daveomak

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Jeremy, morning.... Nice looking garden....   Does the hay cool the soil ???  I live in the high desert and need soil warmth.. that can take until June here.....  Dave
 

kathrynn

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We have re-purposed some old fence parts to make a raised bed this year.  My sweet Husband is calling it the Burial Ground for now. He is teasing and saying a bunch of my gal pals will be buried in there if they don't quit picking on him.  
 (and that included me!)  Anyhoo....by the time we got the thing built...we had the 100000000 degree temps here (being silly) and it was just to danged hot to plant and water things.  I am going to amend the soil some this Fall and Winter. The dirt was left overs from when the City dug a trench thru our yards.  Will have plenty of rocks and such to get out too. Any suggestions on ammending the red Alabama Clay?  The guy that is bringing the apple wood said we can have all the pine straw we want from his yard.
 

daveomak

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Kathryn, morning...  I would not use pine straw because of the resins in it.... Find old rotten hay or straw that has been in the rain overwinter...  till or disc it in the soil.... add ammonium sulfate.... The sulfur will break down the clay/lime and the nitrogen will break down the hay/straw....  Add horse manure also.... it has less weeds than steer and it is full of organic fiber from their diet....   Then, wood ash, in smaller quantities, is good for micro nutrients....  If you have a sub soiler, run that through the garden spot too...  forcing organics, nutrients and air into the sub soil is good.....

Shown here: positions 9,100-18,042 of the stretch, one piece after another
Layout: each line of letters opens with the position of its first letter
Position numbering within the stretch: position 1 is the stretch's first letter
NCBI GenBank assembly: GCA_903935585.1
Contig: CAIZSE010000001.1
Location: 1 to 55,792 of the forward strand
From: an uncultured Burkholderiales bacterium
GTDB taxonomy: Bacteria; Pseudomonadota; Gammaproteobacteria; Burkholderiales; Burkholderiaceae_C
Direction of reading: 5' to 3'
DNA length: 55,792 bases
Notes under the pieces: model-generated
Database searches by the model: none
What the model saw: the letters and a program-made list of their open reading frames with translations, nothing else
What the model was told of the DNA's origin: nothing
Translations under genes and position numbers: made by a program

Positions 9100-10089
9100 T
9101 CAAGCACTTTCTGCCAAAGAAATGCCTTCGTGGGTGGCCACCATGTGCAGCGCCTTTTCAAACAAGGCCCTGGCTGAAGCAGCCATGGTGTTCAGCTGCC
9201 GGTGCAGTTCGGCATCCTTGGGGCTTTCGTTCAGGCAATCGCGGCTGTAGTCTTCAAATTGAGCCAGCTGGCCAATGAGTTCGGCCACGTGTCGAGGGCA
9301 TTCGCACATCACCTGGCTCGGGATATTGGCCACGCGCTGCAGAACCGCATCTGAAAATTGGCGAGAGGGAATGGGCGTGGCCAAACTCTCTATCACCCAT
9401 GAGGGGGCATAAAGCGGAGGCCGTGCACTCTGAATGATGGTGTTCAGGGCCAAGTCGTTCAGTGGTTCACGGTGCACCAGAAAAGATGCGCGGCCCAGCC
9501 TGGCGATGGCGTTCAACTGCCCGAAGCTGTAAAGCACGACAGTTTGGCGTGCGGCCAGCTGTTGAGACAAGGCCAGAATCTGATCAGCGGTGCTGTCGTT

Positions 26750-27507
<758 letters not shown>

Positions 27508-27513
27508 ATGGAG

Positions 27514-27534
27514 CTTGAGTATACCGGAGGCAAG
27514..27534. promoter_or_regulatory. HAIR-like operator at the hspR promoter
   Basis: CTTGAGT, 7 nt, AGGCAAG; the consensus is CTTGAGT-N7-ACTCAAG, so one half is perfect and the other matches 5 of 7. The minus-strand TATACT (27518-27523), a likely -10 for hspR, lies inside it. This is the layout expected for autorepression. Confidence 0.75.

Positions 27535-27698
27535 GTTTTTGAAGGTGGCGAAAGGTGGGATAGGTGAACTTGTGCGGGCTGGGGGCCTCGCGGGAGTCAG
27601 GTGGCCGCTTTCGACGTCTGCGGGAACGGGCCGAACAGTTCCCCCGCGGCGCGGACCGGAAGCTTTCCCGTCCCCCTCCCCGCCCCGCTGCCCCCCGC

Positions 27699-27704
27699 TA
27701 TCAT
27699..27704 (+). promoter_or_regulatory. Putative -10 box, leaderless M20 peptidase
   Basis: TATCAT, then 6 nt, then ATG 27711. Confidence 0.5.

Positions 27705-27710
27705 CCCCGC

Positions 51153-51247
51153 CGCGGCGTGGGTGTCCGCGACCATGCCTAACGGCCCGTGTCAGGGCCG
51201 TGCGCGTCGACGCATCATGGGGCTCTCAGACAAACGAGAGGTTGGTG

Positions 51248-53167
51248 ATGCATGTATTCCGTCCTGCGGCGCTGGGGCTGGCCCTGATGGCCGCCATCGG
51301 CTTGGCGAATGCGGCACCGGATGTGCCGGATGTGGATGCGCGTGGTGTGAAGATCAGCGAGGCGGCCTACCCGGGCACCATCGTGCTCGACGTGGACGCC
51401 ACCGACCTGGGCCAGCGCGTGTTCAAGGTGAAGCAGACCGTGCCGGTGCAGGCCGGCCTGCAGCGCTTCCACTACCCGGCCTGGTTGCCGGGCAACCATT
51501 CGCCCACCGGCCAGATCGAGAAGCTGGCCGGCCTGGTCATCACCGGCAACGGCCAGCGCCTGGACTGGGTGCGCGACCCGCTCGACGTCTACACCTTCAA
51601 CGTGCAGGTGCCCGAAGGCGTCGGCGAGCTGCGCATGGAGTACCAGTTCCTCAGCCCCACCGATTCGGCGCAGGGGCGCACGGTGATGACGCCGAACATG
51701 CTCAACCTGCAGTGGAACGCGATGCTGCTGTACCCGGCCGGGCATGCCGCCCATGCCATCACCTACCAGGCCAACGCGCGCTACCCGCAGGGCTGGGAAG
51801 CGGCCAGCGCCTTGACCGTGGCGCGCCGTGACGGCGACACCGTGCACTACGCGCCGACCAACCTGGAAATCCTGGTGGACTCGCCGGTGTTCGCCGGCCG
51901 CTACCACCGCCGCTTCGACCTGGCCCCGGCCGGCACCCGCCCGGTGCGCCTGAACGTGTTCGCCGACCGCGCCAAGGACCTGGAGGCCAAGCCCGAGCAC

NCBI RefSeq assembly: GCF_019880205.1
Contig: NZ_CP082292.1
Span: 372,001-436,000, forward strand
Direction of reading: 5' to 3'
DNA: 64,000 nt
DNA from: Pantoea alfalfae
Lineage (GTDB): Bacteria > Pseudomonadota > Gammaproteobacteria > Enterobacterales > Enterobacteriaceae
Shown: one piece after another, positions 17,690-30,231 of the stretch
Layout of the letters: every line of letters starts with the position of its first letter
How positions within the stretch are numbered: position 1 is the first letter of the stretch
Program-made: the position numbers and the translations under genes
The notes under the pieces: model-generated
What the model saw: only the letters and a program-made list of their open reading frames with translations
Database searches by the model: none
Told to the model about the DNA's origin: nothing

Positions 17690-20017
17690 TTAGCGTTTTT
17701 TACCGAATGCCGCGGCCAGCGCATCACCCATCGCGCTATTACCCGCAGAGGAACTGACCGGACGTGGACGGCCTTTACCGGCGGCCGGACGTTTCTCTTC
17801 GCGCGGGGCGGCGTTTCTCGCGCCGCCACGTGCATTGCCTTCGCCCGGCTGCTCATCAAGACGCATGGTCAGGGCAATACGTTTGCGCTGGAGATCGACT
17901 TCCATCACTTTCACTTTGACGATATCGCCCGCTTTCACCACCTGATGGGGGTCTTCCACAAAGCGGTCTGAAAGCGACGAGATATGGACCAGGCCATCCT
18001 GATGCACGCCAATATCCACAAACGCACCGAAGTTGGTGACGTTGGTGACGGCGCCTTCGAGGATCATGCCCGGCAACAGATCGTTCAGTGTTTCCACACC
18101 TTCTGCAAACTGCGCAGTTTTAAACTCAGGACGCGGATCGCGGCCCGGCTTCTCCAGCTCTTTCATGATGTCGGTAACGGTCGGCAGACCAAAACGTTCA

Here is an interesting link.....

http://www.hgic.umd.edu/content/documents/hg42_002.pdf      

Have a good day.....   Dave
 

smoking b

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     Hi Dave - Thanks! I'm not sure how to give you the proper answer as to whether the hay will cool the soil or not. I do know that ground that has been opened up will warm quicker than if left alone. Spring corn crops can always be planted sooner in plowed ground than if using no-till methods. I would think that the hay would act as insulation to help hold the heat in the soil but at the same time it may work against you as well by acting as a barrier to the warming effects of the sun.

      Sorry I can't give you a real answer right now but what I can do is monitor soil temps for you come spring & check both uncovered & covered sections & then I can give you a proper answer...
 

daveomak

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I know chopped hay insulates the garlic and keeps it from frost heaving.... and it grows all winter under the hay... even at zero deg.... I just covered my garlic today with some alfalfa bales that didn't dry.... I use a straw chopper I built from an IH chaff chopper from a combine that works very well ..... here is the chop on the garlic....  if I don't remove it in March or April, depends on the temp, the garlic will rot in the ground.... I have used it to mulch tomatoes and they won't grow... I guess the high desert has me buffaloed.....  I need an 800 sq ft green house that has hydro and heat.  HAHAHA